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Ok, so I have this regex:

( |^|>)(((((((\+|00)(31|32)( )?(\(0\))?)|0)([0-9]{2})(-)?( )?)?)([0-9]{7}))|((((((\+|00)(31|32)( )?(\(0\))?)|0)([0-9]{3})(-)?( )?)?)([0-9]{6}))|((((((\+|00)(31|32)( )?(\(0\))?)|0)([0-9]{1})(-)?( )?)?)([0-9]{8})))( |$|<)

It formats Dutch and Belgian phone numbers (I only want those hence the 31 and 32 as country code).

Its not much fun to decipher but as you can see it also has a lot duplicated. but now it does handles it very accurately

All the following European formatted phone numbers are accepted

0031201234567
0031223234567
0031612345678
+31(0)20-1234567
+31(0)223-234567
+31(0)6-12345678
020-1234567
0223-234567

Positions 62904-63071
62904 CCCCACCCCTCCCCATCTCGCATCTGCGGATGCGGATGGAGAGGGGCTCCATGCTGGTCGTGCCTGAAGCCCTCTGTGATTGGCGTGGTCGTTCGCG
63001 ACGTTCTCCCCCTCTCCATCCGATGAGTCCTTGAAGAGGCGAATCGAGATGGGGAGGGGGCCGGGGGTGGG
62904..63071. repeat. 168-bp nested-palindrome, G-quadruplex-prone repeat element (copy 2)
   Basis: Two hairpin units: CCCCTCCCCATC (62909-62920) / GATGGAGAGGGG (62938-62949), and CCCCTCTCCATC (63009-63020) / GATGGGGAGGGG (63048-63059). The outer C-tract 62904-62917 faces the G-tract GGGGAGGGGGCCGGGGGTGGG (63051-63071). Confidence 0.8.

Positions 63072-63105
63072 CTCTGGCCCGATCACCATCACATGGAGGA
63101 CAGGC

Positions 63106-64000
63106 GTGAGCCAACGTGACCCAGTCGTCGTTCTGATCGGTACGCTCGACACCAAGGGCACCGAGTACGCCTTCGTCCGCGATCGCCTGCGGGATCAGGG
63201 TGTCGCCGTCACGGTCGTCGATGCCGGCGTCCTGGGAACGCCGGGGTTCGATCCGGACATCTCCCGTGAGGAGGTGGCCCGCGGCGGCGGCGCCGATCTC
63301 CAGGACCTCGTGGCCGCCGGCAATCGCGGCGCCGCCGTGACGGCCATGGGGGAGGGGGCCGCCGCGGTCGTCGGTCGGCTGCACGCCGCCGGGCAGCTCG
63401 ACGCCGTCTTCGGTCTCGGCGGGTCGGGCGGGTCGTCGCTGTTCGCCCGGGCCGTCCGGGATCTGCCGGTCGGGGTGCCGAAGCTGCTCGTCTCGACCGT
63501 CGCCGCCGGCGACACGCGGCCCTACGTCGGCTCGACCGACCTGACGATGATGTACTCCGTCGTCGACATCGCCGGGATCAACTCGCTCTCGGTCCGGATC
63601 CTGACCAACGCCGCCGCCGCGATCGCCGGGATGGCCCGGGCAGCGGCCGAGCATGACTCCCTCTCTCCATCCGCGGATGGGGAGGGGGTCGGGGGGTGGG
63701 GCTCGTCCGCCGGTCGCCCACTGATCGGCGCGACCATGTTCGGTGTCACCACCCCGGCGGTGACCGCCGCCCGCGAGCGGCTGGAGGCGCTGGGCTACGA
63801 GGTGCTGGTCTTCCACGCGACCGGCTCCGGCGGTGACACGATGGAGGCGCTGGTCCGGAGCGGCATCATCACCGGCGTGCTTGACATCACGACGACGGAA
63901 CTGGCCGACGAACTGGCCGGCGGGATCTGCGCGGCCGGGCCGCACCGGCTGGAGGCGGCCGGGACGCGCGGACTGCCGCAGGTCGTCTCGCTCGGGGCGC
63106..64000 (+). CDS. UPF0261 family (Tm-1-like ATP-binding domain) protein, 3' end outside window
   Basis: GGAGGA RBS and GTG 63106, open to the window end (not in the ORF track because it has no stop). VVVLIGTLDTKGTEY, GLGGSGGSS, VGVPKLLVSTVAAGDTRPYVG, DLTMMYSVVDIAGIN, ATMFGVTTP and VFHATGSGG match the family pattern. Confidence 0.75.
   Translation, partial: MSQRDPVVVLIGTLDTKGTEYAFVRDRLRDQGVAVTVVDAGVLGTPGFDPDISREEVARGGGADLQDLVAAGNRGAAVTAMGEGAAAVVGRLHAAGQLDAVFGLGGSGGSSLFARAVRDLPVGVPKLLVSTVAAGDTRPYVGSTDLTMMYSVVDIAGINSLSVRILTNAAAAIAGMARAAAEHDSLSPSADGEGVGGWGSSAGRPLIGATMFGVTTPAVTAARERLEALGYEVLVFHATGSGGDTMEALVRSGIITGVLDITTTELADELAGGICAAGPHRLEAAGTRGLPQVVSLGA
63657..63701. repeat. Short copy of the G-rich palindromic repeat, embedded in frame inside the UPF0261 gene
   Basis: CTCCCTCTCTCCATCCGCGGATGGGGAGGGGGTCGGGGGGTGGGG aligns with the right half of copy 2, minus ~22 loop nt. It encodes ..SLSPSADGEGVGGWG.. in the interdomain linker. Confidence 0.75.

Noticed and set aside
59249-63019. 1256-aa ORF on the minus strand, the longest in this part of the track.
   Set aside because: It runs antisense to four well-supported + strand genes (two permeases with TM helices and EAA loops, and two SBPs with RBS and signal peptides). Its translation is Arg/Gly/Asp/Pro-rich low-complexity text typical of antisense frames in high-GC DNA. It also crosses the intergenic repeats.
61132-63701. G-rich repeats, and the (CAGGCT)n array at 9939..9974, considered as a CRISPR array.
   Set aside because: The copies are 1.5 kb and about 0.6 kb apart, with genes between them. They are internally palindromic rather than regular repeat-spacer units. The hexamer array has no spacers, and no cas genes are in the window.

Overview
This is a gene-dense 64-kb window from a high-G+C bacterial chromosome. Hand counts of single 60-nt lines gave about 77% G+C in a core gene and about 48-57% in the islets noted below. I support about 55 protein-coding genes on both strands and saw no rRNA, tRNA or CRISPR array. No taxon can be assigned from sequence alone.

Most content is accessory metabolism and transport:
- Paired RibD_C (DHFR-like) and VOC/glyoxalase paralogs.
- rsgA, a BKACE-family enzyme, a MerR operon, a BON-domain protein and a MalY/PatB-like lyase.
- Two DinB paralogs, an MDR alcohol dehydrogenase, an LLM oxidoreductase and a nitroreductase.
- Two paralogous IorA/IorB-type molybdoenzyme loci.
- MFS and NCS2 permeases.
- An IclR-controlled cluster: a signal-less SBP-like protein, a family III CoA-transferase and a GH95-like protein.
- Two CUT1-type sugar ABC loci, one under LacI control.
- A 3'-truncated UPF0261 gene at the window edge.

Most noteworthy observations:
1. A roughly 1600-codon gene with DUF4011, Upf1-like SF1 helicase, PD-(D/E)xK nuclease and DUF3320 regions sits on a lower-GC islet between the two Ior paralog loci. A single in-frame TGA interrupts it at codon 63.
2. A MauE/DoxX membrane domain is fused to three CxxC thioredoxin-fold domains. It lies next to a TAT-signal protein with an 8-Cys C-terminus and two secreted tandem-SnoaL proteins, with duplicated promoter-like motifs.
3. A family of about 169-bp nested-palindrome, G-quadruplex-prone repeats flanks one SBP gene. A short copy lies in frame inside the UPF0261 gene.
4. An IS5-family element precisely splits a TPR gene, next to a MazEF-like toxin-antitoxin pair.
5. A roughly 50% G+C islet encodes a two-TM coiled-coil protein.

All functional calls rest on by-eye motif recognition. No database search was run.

06-12345678
0201234567
0223234567
0612345678

and the following false formatted ones are not

06-1234567 (mobile phone number in the Netherlands should have 8 numbers after 06 )
0223-1234567 (area code with home phone)

as opposed to this which is good.

020-1234567 (area code with 3 numbers has 7 numbers for the phone as opposed to a 4 number area code which can only have 6 numbers for phone number)

As you can see it's the '-' character that makes it a little difficult but I need it in there because it's a part of the formatting usually used by people, and I want to be able to parse them all.

Now is my question... do you see a way to simplify this regex (or even improve it if you see a fault in it), while keeping the same rules?

You can test it at regextester.com

(The '( |^|>)' is to check if it is at the start of a word with the possibility it being preceded by either a new line or a '>'. I search for the phone numbers in HTML pages.)

share|improve this question
    
My first question is: do you really need ALL those captures? Can't you just grab the important parts and reformat. What are the pertinent parts? –  Axeman Nov 6 '08 at 22:20